Prof Mark Ferguson explains why Science Foundation Ireland will continue to harness the potential of international research collaborations, even in shifting times.
Last month, Ireland celebrated a union with one of the world’s top applied research institutes, with the solidification of a partnership between Fraunhofer-Gesellschaft (the Fraunhofer Society) and Dublin City University. The conversation to start this international collaboration began between Science Foundation Ireland (SFI) and the Fraunhofer Institute two years beforehand and ended with the official opening of the Fraunhofer Project Centre (FPC) for Embedded BioAnalytical Systems on 9 May.
As well as formal meetings in Brussels, and back and forth between Ireland and Germany, getting this collaboration off the ground required significant investment – the kind that a small country such as Ireland simply can’t make on its own.
“Ireland is a small country – limited population, limited budget – so we can’t do everything well,” said Prof Mark Ferguson, director general of SFI, when speaking with Siliconrepublic.com at the FPC launch.
‘International collaboration is really very important. Science Foundation Ireland has that as one of our core strengths’
– PROF MARK FERGUSON
Strength in collaboration
International collaboration is a key component to Ireland’s performance as a research hub worthy of the ‘island of saints and scholars’ title.
“International collaboration is really very important. Science Foundation Ireland has that as one of our core strengths,” explained Ferguson, going on to list the research relationships already forged across oceans and borders.
Starting with our nearest neighbour, the UK, SFI has collaborations and joint funding partnerships with the likes of the Wellcome Trust and the Royal Society – “the premier organisation in basic research”, according to Ferguson – coupled with the best in applied research by way of the Fraunhofer deal, strengthening Irish-German research ties.
Then there’s the National Natural Science Foundation of China, and both the National Institutes of Health and National Science Foundation (NSF) in the US. Indeed, NSF director Dr France A Córdova will soon be returning to Dublin to speak at Inspirefest, having visited last year for the SFI Summit. “We have had a really good relationship with Ireland and with SFI,” she recently told Claire O’Connell.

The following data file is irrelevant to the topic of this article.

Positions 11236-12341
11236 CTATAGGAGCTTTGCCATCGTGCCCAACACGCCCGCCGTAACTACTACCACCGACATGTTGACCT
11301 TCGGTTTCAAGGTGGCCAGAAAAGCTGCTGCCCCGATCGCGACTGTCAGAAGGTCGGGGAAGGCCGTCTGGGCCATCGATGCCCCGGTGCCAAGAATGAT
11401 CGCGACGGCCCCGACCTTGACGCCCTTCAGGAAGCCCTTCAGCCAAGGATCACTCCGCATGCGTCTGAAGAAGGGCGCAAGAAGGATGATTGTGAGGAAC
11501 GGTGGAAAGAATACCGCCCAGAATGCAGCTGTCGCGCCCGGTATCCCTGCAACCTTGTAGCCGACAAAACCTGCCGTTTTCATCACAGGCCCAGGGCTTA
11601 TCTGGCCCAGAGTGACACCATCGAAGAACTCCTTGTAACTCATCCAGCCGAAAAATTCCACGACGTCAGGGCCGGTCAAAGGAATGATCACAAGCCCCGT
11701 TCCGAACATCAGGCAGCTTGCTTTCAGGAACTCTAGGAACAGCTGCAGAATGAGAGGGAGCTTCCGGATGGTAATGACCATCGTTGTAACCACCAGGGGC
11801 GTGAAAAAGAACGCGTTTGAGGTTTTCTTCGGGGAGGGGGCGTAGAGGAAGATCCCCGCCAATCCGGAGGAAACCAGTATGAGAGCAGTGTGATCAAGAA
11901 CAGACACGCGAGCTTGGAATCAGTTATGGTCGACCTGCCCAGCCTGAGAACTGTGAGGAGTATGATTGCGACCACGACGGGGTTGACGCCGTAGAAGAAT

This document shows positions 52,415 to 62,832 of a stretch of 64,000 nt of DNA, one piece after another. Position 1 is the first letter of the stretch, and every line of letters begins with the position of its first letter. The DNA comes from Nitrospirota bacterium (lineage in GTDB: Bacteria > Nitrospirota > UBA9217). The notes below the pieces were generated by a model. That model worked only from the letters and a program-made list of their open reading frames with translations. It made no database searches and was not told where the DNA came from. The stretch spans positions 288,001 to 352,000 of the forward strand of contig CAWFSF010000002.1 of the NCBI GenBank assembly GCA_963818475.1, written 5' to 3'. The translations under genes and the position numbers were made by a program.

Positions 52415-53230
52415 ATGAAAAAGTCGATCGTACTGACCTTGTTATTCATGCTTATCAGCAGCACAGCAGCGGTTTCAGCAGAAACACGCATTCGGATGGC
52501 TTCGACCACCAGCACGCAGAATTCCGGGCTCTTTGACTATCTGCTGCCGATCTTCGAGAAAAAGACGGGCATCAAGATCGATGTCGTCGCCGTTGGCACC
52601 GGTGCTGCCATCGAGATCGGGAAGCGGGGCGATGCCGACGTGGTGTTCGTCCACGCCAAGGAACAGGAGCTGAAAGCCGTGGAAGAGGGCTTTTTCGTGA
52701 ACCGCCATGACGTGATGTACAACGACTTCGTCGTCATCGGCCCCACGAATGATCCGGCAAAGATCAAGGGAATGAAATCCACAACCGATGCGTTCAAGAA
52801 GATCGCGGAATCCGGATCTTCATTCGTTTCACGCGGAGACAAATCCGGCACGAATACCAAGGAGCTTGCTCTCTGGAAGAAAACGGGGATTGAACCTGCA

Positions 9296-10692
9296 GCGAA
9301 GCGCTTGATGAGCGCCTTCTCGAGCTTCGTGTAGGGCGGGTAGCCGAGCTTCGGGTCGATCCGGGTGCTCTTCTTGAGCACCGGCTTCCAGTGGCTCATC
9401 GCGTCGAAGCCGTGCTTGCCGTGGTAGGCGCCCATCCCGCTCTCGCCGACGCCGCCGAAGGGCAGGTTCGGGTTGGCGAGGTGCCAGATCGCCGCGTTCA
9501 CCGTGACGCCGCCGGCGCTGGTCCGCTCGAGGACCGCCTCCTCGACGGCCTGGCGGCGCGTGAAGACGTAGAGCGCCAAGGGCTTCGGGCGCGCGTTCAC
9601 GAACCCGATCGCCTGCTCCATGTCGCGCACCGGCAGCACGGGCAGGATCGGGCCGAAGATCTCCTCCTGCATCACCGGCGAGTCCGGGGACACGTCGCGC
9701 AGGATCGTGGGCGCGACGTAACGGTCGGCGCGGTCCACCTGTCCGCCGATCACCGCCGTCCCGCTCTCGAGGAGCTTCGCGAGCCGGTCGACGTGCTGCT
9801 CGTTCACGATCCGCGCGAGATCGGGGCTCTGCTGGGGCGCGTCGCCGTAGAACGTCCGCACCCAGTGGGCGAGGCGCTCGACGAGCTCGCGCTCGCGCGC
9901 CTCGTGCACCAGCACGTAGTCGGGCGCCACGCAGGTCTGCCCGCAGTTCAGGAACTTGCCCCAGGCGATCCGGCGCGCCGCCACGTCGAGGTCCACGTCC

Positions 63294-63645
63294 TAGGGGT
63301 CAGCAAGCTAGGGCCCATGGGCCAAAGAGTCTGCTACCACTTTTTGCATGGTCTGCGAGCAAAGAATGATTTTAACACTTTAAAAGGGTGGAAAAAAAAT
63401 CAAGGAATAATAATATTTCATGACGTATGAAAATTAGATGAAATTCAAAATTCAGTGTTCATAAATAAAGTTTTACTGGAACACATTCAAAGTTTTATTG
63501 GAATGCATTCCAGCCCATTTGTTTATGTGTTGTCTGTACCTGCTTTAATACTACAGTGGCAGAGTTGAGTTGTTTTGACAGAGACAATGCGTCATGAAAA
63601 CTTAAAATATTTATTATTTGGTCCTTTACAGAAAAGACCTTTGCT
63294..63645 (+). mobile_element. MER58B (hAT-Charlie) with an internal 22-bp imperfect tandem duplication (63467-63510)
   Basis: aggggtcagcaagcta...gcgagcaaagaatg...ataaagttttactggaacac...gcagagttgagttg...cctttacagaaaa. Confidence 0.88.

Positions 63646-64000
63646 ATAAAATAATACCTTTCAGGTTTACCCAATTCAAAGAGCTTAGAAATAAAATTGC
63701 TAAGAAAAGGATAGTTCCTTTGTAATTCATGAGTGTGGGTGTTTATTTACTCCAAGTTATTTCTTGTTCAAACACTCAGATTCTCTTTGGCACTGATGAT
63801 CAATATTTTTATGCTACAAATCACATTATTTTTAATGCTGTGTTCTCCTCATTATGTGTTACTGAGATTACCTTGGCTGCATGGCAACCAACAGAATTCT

“Selectively, with countries that have a major collaborative footprint with Ireland, we are forging international collaboration to give access for both the academic and industrial communities,” said Ferguson.
Brexit is an opportunity
Challenges to cross-border cooperation may arise, but Ferguson is inclined to look toward the silver lining to these clouds.
“Brexit, interestingly, creates more opportunities for Ireland. I mean, it’s never been more important for us to strengthen our bilateral collaborations with the UK, which we’re busy doing,” he said.
‘Ireland’s an attractive place to come to and we want stars. Stars matter’
– PROF MARK FERGUSON
Ireland’s prior relationships and reputation with research ecosystems around the world can also help attract new talent to the island.
“It’s also really important to showcase Ireland as an attractive place for those people who may be thinking of moving either from the US or the UK or from anywhere – China, wherever. We’re really interested in bright people from around the world to come to Ireland to make a contribution to the economy,” said Ferguson.
“Ireland’s an attractive place to come to and we want stars. Stars matter,” Ferguson continued.
“They attract students from around the world, they attract companies from around the world, they form companies themselves. These are really important elements in the academic-industrial interface, and also for the economy and future of Irish society.”
As Ferguson plainly puts it, SFI is always interested in partnering with research organisations of excellence around the world. Even at the launch of the FPC, he remarked: “This is the first joint Fraunhofer-Science Foundation Ireland initiative, but it certainly won’t be the last.”